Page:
In January 2018, the U.S. Supreme Court overturned a federal appeals court’s refusal to consider Tharpe’s racial discrimination claim.  Less than three months later, that court again refused to consider the issue, saying Tharpe had not previously presented it to the state courts. Jones has also repeatedly sought review of claims that racial discrimination has infected his case. He previously asked the Court to overturn his death sentence based on the findings of a 2017 study that showed significant racial disparities in Oklahoma’s death sentencing practices. On January 22, 2019, after having rescheduled consideration of Jones’s appel 25 times, the Court declined to review the case. Samuel Spital, who was co-counsel in Buck’s case and is lead counsel on the brief of the NAACP Legal Defense and Educational Fund’s friend-of-the-court brief supporting Tharpe, said of Tharpe and Jones, “We know that these two men are facing execution at least in part because they’re black. Under those circumstances, the state just doesn’t have an interest in enforcing a death sentence, and for that reason, the procedural obstacles that you would have with respect to certain other claims should not be part of the analysis.” The cases are considered a bellwether of the post-Kennedy Court’s commitment to racial justice.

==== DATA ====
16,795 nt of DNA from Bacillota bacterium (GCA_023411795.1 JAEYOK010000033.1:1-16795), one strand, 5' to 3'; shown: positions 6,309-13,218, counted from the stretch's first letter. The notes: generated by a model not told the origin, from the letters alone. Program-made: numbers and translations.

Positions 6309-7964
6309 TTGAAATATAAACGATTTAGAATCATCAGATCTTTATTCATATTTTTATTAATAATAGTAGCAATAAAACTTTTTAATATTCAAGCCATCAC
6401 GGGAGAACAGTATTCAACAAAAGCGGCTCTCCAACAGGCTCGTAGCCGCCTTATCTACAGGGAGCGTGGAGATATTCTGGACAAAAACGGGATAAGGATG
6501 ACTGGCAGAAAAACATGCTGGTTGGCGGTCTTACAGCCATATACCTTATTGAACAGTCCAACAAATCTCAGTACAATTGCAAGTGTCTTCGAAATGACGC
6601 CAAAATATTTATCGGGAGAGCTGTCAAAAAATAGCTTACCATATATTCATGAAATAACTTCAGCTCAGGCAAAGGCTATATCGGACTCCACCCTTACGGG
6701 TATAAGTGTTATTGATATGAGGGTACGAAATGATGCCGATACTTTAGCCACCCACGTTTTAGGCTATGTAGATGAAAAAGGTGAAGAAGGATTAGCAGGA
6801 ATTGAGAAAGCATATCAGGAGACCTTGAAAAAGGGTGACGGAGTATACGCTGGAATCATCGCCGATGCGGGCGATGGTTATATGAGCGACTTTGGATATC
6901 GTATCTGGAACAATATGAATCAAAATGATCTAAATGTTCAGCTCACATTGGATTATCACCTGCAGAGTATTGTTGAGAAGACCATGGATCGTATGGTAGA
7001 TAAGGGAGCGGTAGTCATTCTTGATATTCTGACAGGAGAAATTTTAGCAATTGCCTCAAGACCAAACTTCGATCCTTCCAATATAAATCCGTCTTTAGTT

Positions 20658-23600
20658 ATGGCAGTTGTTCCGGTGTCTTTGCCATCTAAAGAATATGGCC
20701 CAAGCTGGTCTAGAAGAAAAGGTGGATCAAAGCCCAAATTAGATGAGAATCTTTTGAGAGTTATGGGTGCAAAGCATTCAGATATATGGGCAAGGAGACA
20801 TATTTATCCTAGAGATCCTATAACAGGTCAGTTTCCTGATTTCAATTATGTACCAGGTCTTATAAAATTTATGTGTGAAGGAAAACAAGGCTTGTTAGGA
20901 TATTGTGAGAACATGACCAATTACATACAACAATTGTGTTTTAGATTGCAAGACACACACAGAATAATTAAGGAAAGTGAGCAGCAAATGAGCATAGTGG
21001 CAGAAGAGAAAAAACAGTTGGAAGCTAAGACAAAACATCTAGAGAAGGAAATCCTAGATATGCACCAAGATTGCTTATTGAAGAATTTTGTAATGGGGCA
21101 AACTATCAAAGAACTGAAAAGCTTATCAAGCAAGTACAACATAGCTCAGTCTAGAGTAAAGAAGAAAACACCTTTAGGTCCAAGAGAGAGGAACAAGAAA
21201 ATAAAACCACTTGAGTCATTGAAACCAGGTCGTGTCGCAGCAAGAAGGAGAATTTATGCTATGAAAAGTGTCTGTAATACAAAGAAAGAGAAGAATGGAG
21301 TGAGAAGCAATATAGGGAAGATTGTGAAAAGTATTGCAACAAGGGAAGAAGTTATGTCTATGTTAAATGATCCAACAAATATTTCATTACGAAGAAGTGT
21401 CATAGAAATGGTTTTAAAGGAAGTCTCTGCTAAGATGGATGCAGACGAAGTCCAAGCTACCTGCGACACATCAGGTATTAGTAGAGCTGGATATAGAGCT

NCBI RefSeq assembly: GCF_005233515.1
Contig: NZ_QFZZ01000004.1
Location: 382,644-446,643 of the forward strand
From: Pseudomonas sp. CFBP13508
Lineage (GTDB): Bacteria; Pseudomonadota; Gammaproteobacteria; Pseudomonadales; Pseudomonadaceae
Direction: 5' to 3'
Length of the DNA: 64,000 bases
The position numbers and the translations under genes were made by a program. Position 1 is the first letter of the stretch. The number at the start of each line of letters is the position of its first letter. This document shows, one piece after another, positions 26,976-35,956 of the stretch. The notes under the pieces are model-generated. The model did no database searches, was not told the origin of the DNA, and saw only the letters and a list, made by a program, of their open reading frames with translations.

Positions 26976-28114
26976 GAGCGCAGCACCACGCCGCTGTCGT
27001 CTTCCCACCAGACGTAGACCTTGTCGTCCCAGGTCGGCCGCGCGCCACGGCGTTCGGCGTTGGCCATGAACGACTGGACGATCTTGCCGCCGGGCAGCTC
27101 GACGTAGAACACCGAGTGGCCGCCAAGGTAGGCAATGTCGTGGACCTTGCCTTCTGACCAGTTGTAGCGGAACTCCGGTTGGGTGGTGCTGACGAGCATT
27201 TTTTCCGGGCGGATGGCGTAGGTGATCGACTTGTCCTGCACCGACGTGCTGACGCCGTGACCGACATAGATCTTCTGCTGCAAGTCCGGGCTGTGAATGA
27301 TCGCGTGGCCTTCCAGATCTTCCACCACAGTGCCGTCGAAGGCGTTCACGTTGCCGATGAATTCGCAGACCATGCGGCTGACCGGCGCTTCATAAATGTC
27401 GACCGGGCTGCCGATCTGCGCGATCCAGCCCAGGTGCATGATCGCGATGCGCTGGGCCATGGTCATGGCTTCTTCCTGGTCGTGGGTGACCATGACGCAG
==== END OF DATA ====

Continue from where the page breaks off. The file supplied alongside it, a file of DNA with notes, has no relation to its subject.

U.S. Supreme Court Declines to Review Cases Alleging Racial Bias in Oklahoma Death Penalty